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Lonquimay

In a fold of the Andes lies the singularly designed village of Lonquimay, whose name means "The Great Ravine" in the Mapuche’s language. The center of town is shaped as three concentric ovals (Calles O'Higgins, Carrera Pinto and Portales) with the wooded Plaza de Armas as the “hub.” Like spokes of a wheel, side streets radiate off inner ring, connecting the circles. The village has a significant Pehuenche indigenous population. Few people may live in this hamlet, but they do know how to roll the carpet out for tourists coming to explore Reserva Nacional Malalcahuello-Nalcas and Reserva Nacional Alto Bío Bío, both within a stone’s throw. Lonquimay is also near the Paso Icalma and Paso Pino Hinchado border crossings into Argentina. Because of this strategic position, the first branch of the Chilean portion of the Corredor Bioceánico, a transportation route to connect the Pacific and Atlantic Oceans, passes through the town.

Lonquimay’s proximity to the Chilean-Argentine border has always made it important. In the early 20th century, a trans-Andean rail system from Temuco-Victoria to Bahía Blanca, Argentina, was proposed. The line, however, only arrived as far as Lonquimay on the Chilean side. Regular rail service ended in 1982. For several decades, the Tren de la Araucanía carried tourists to Lonquimay. The dream ended in with the deterioration of the lines. One of the last surviving remnants of this line is Túnel de las Raíces, 21 kilometers (12.6 mi) southwest of Lonquimay. This 4.5 kilometer (2.72-mi) long tunnel was built in the 1930s at a great cost, and was Latin America’s longest tunnel at the time. But it's a white elephant: The train never arrived past Lonquimay and the tunnel was never used. The steam locomotive that powered this line, Engine number 429, a North British 57, is in Temuco's Museo Nacional Ferroviario Pablo Neruda. In recent years, interest in connecting the two neighbors has increased, and studies have been done about possibly building the Ferrocarril Transandino del Sur through Lonquimay.

Lonquimay was founded January 25, 1897 by Coronel Gregorio Urrutia, as part of Chile’s colonization of this region after the peace treaty was signed with the Mapuche. Its original name was Villa Portales, but was later changed to the indigenous name. Come in February to savor Lonquimayino hospitality during Semana del Turismo. This week-long festival has theater, music, cinema and sporting events, culminating in southern Chile's largest goat roast (asado de chivo) . Goats have a growing role in the local economy. Sociedad Caprina Lonquimay makes Valle Lonquimay goat cheese (queso de cabra) in a variety of flavors (Los Avellanos s/n, Tel.: 89-2060, URL: www.socapril.cl). Proyecto Caprino Boer is working exclusive with the Boer goat breed, known for its meat (Av. Zapala s/n, Tel.: 09-784-9047).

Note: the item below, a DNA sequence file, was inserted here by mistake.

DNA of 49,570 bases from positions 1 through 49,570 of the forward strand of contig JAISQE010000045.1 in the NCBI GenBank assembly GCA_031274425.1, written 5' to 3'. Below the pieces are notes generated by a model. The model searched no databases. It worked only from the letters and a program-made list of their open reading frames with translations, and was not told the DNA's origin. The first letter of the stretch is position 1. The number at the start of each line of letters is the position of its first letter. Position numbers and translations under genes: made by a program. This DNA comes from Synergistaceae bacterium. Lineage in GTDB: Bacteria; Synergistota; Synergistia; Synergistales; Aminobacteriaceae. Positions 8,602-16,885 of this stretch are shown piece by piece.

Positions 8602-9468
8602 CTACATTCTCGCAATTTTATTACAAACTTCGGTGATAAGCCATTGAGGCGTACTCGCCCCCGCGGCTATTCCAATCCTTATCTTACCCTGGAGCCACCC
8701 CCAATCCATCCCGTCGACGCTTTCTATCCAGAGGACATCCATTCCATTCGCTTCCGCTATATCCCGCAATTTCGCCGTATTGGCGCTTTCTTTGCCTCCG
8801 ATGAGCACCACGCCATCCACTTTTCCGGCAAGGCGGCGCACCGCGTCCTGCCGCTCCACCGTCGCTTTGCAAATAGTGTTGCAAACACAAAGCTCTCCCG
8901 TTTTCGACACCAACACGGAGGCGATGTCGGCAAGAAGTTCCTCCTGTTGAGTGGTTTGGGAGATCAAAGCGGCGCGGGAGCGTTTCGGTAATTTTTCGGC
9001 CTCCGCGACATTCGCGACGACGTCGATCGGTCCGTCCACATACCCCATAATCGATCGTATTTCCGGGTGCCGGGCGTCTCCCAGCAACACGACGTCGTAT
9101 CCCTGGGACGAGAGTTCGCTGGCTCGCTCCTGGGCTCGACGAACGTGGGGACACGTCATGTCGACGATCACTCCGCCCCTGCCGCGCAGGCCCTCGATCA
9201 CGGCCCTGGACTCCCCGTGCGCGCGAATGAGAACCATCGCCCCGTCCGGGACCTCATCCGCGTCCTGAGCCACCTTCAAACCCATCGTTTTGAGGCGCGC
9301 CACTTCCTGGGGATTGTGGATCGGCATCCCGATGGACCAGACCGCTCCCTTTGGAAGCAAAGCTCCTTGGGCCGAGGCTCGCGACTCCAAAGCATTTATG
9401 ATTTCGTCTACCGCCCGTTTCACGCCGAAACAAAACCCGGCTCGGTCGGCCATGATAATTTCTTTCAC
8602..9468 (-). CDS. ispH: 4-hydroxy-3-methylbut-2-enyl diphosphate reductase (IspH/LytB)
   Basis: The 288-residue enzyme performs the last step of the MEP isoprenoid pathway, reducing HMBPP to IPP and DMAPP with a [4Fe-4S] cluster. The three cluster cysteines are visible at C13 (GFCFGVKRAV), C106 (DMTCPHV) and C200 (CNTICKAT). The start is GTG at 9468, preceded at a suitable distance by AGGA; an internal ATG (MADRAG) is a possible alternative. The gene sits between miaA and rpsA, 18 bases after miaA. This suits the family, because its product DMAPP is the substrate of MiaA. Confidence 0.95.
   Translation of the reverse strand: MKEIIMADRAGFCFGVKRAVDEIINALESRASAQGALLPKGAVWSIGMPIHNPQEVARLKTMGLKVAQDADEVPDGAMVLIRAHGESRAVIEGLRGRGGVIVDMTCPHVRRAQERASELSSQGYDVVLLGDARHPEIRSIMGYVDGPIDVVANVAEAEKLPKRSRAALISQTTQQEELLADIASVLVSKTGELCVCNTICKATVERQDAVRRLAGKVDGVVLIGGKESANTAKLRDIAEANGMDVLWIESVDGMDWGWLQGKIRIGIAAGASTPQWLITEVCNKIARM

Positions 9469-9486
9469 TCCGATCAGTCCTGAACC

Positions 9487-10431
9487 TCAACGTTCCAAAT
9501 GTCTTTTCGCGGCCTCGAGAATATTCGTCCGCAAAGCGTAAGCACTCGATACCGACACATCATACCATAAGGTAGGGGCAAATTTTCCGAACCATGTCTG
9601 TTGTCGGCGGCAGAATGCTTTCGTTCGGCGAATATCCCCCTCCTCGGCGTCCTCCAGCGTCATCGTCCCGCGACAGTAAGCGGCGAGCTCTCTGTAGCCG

The alluring nature surrounding Lonquimay is what draws many travelers to Lonquimay. Reserva Nacional Malalcahuello-Nalcas to the west and Reserva Nacional Alto BĂ­o BĂ­o to the east are just two of the reasons. Many lakes and rivers weave across the forested landscape. Horseback riding to area sites and indigenous Mapuche-Pehuenche communities, fishing and boating are a few of the activities available. Laguna San Pedro, a mere 2 kilometers (1.2 mi) northeast on the road to Troyo is one place for canoeing, kayaking or fishing (Entry: free). Stretching across that horizon of Lonquimay is Cordillera Las RaĂ­ces. Mountain biking and horseback riding are some of the ways to discover this range of hills covered with old araucaria forest. Views of Llaima, Tolhuaca and Lonquimay Volcanoes are spectacular.